In the 1990's it was frustrating for knife consumers trying to determine where a knife was actually manufactured. US knife manufacturers were having knives produced overseas but the knife tang often only identified the Company and where they were based, or even just the name of the company. Government regulations started to demand clarification of this loophole but companies were slow to comply. These Smith and Wesson knives are a classic example. S&W had licensed it's name for knives to Taylor Cutlery which initially produced the knives in the US, but lured by lower production costs in China started transitioning production overseas as Taylor Brands, LLC. These Police model 820 models are a great example.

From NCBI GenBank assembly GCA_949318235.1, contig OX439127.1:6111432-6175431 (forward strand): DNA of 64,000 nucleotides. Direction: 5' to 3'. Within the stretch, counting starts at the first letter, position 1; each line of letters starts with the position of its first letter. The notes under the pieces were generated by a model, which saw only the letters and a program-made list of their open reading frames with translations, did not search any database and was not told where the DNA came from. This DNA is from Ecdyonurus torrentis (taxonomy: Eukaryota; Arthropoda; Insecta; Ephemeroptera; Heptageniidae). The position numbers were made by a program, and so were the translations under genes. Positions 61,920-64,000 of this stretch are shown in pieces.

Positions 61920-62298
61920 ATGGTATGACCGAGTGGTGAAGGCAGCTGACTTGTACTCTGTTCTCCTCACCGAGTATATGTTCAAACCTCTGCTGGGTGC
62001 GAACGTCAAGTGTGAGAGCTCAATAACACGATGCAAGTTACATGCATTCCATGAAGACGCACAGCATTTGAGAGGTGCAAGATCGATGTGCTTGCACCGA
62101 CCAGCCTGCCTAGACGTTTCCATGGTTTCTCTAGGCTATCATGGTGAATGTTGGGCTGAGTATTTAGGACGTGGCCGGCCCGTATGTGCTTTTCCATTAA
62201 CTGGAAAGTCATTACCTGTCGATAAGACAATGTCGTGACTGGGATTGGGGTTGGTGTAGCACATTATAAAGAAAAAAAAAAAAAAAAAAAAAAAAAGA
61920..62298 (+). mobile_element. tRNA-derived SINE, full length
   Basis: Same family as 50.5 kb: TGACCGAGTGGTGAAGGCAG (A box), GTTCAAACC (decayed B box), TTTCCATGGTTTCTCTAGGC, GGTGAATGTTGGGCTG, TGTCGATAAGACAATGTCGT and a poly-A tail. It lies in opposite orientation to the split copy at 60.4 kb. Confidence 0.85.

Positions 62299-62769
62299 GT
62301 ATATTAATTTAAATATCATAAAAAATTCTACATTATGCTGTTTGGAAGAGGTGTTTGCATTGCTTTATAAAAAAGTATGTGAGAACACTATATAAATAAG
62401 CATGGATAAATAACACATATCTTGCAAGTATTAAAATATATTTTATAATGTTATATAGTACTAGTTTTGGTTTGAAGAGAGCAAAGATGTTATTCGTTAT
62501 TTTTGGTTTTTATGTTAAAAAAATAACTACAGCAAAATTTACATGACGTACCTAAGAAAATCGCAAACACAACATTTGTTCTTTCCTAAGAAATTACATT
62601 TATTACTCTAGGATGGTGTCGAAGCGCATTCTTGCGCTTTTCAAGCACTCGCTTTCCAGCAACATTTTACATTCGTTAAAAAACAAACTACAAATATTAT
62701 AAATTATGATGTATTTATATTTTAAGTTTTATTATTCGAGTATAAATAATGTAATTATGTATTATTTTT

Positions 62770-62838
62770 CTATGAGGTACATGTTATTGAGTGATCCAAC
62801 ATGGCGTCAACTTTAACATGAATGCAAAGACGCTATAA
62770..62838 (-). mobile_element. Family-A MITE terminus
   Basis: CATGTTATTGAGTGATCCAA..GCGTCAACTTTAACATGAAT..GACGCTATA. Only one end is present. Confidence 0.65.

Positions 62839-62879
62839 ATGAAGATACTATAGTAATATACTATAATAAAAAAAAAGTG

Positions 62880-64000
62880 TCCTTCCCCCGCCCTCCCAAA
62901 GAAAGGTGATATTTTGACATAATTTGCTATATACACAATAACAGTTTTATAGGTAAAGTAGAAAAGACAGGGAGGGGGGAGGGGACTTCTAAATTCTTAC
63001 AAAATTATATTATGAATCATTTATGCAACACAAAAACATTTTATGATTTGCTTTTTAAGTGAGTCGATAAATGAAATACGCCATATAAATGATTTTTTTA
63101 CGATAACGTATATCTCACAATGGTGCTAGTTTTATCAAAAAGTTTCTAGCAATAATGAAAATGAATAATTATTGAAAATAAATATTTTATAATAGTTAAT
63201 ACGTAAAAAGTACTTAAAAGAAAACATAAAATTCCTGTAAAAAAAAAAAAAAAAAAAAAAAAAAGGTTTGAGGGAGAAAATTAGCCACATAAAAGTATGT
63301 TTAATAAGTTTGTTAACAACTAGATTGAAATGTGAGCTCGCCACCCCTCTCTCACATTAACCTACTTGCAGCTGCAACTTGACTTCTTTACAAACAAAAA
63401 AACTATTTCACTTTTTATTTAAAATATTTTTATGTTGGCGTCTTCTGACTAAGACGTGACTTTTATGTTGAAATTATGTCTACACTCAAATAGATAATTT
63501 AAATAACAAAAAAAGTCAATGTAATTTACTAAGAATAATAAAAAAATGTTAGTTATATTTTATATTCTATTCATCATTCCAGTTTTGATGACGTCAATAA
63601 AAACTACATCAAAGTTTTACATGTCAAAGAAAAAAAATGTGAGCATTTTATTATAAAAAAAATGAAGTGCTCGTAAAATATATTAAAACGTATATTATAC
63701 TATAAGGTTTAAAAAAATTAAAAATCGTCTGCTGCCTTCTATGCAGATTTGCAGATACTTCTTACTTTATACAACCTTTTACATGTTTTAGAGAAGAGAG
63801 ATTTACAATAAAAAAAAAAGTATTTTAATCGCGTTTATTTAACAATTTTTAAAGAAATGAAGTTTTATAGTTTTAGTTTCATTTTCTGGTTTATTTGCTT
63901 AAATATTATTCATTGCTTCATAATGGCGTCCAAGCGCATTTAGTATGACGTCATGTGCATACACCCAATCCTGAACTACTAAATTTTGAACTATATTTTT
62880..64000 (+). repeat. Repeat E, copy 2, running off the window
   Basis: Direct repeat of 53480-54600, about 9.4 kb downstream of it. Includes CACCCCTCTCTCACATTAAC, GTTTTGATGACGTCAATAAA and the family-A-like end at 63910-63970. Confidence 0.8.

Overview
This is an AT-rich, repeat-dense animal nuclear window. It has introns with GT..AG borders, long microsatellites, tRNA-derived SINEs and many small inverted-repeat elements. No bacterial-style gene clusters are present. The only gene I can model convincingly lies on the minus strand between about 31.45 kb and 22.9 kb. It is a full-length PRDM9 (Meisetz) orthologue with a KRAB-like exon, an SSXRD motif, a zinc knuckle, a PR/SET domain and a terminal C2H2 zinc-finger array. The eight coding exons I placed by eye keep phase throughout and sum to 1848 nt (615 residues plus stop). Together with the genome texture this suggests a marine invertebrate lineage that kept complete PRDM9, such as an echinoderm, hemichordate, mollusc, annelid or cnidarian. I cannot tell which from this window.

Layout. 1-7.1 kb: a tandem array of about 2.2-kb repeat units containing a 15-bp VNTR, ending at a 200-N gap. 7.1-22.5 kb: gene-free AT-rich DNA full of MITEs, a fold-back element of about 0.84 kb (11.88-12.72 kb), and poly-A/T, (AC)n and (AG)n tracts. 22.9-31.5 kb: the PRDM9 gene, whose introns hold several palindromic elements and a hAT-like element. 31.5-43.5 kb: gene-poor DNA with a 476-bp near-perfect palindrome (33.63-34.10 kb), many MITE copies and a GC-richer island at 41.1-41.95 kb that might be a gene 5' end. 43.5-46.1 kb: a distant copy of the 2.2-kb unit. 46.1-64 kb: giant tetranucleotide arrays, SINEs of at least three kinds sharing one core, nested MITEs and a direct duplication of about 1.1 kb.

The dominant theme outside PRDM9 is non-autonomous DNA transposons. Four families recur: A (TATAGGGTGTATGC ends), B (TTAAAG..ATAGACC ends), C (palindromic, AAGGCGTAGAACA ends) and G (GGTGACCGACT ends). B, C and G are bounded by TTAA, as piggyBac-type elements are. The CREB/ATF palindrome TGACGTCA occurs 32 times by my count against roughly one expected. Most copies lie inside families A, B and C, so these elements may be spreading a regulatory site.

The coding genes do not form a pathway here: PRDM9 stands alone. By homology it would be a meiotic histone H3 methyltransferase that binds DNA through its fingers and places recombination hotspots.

S&W 820 Boot Knives

These 820 models look identical when viewing them in their sheaths,

The knives look identical with the exception of where on the blade they printed the information as to what the knife was.

They both say Police #820 U.S.A. First Production Run. Leading the consumer to believe this was the first production run of the model 820 in the USA. Look at the 2nd knife and at the tang it show R.O,C./440. Which means Republic of Republic of China. So where was it produced, in China. Also note that for once they identified the steel; 440. However not whether it was 440 A, B, or C. but a start in the right direction. What is on the other side of the knife on the tang, Just Smith & Wesson.